By Ganesh Natarajan
Aggressive growth in digital investments by medium and large organisations in every sector in every part of the world has made it a stand-out 2021 for the technology sector. It may have been the “annus horribilis” for many companies in other domains but the “never say die” attitude of IT and BPM firms from India and the extraordinary rise of the B2B SaaS and digital economy firms has made revenues and profits accelerate for most significant tech firms. Let us look at the reasons for success, the pathway towards sustained glory and the pitfalls that could also await industry players.
Tech and tech-enabled services
The year has been marked by the alacrity with which Indian IT, engineering and IT enabled business process firms rose to the Covid challenge in 2020, continuing their offshore services from home in all significant cities and engaging with clients to see what additional digital interventions could be done to lead clients to accelerated digital success. This has resulted in excellent organic growth with healthy deal pipelines and larger contracts for management services; full services Indian players could see a “new normal” of $8million-$9 million annual contract values for outsourcing deals.
After the early years of digital transformation where only a few sectors, notably financial services and retail, participated with full gusto, the current demand has been broad-based across all domains and the robust growth of healthcare and recovery of investments in the manufacturing and travel sectors will create multiple new opportunities for Indian firms. As mentioned in our book Accelerating Digital Success, service providers are moving up the consulting value chain, understanding that success happens with new customer and supply chain partner journeys, business process optimisation with technology, mastery of data management and the use of predictive and prescriptive analytics, and investments on comprehensive digital upskilling and a 24X7 digital culture.
The biggest challenges are now on the supply side, with the Indian industry likely to face credibility challenges with high levels of attrition because of lucrative offers with long-term flexibility in “work from home” being made available by many multinationals. The Indian industry will have to look at innovative retention and employee engagement practices and slowly bring stability to the employee pyramids during 2022.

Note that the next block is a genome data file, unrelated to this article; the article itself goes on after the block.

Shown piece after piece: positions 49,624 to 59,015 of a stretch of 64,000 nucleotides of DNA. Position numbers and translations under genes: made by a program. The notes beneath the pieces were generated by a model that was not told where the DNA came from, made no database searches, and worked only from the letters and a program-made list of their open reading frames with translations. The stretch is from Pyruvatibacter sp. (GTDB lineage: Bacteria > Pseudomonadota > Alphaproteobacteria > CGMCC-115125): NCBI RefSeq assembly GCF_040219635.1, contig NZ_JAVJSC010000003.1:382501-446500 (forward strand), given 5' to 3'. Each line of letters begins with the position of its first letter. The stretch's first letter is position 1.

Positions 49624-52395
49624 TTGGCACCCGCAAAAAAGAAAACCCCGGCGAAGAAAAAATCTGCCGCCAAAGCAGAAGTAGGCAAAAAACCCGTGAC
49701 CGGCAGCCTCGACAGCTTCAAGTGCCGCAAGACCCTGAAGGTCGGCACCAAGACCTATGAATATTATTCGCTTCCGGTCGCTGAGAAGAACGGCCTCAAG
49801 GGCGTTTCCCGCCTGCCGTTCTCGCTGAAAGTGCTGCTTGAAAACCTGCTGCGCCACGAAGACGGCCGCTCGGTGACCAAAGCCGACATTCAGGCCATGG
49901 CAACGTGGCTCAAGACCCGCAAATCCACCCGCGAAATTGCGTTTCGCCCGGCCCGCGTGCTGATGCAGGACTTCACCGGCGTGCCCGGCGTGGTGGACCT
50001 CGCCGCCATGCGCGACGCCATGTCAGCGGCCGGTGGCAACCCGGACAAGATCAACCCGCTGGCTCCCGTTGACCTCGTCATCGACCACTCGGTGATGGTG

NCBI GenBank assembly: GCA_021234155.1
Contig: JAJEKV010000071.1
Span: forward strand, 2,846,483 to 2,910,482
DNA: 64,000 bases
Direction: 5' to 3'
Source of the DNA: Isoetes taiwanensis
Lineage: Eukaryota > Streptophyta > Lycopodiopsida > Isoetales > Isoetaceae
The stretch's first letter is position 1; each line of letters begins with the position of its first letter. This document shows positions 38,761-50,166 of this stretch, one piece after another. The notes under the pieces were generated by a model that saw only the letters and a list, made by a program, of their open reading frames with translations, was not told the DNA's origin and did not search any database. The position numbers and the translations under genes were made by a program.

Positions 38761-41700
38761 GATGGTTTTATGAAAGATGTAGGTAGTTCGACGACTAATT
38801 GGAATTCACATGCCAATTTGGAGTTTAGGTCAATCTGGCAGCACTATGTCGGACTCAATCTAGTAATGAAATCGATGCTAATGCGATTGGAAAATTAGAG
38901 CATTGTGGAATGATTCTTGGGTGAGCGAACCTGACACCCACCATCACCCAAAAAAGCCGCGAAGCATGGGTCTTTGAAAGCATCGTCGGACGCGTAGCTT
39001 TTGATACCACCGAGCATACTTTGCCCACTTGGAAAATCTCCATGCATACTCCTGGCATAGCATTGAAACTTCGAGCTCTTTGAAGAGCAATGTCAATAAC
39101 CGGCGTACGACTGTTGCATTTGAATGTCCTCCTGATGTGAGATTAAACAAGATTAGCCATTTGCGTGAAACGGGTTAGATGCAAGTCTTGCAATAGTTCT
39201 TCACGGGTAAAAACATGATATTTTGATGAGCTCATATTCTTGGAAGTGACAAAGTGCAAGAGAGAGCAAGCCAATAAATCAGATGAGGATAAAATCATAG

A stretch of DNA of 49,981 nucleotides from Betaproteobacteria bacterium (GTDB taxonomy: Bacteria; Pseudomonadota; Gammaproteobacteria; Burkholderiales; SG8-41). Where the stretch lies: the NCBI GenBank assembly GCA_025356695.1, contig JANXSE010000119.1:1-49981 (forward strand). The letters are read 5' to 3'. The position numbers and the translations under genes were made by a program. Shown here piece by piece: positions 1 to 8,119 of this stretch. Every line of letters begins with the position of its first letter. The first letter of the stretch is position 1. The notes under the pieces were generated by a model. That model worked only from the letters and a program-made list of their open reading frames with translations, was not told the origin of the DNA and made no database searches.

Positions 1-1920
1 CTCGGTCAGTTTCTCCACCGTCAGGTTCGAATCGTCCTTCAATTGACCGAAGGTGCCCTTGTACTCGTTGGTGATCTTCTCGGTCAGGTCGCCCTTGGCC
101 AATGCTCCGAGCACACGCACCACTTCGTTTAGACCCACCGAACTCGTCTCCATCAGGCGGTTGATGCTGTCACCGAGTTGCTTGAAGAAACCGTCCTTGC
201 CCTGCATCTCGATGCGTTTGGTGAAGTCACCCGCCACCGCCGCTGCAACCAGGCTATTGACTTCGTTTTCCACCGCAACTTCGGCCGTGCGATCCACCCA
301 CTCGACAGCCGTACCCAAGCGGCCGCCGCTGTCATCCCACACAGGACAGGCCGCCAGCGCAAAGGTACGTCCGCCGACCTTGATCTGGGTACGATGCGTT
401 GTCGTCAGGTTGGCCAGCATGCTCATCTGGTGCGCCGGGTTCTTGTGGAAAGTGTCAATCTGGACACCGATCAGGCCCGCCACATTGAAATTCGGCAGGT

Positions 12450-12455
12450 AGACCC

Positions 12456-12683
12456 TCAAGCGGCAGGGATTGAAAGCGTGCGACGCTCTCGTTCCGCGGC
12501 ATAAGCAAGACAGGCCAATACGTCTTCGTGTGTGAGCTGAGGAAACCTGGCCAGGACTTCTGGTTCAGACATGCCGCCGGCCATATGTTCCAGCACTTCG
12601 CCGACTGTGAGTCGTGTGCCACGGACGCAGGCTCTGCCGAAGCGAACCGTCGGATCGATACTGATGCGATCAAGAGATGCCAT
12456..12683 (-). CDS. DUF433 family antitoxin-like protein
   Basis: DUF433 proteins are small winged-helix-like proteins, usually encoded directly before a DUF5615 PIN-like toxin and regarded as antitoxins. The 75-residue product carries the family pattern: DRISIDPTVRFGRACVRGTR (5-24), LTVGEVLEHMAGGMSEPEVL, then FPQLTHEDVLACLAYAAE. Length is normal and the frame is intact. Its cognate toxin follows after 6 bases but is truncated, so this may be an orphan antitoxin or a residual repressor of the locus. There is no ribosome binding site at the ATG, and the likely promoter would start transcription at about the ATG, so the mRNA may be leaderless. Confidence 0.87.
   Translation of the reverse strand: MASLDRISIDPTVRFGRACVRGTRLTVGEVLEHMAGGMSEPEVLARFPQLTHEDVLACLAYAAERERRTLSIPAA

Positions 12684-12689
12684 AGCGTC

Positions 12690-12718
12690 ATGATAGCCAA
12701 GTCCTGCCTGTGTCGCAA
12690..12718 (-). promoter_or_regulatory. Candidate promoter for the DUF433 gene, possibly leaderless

The startup value conundrum
The amazing march of the unicorns has been a truly exhilarating feature of the year with a variety of firms, from fintech to edtech and deeptech participating in the new valuation stories. Naturally, the exciting revelation has been the success of digital economy startups such as Zomato and Nykaa, underlining the new business models that are here to stay.
A sobering feature has been the sluggish IPO of PayTM, which demonstrates the impact of government entry into a sector with platforms such as UPI that end up democratising access and bring pricing to levels where the path to profitability of private players appears hazy. The year has ended with more questions than definite answers with “back to basics” questions being asked about the valuation of entrepreneurial stories in digital without a clearly understood business model and expansion strategy. The more recent success of Latent View Analytics underlines the hypothesis that value creation to the business models of incumbent majors is still a big creator of revenues, profits and traditional market value mechanisms.
An encouraging feature of this year’s changes at the top level has been the induction of Ashwini Vaishnaw and Rajeev Chandrasekhar into the ministry of electronics & IT. As a previous study conducted by some of us on the contours of the trillion-dollar Digital India opportunity had outlined, the revival of growth in the IT services and products companies could take revenues to $400 billion in the next five years but the $600 billion will come from digital platforms like UPI and the Jan Dhan, Aadhaar, Mobility (JAM) accelerators and can create myriad entrepreneurial opportunities in digitally enabled agriculture, skills, education, SME manufacturing, etc., where the much-awaited high productivity and large job creation opportunity can be seized and the country set on a decade and more of 8 to 10% GDP growth.
The year 2021 has truly been a watershed year for Indian tech and a tech powered India and the pathways for the next decade have been well and truly illuminated.
The writer is chairman of Honeywell Automation, 5F World and Lighthouse Communities Foundation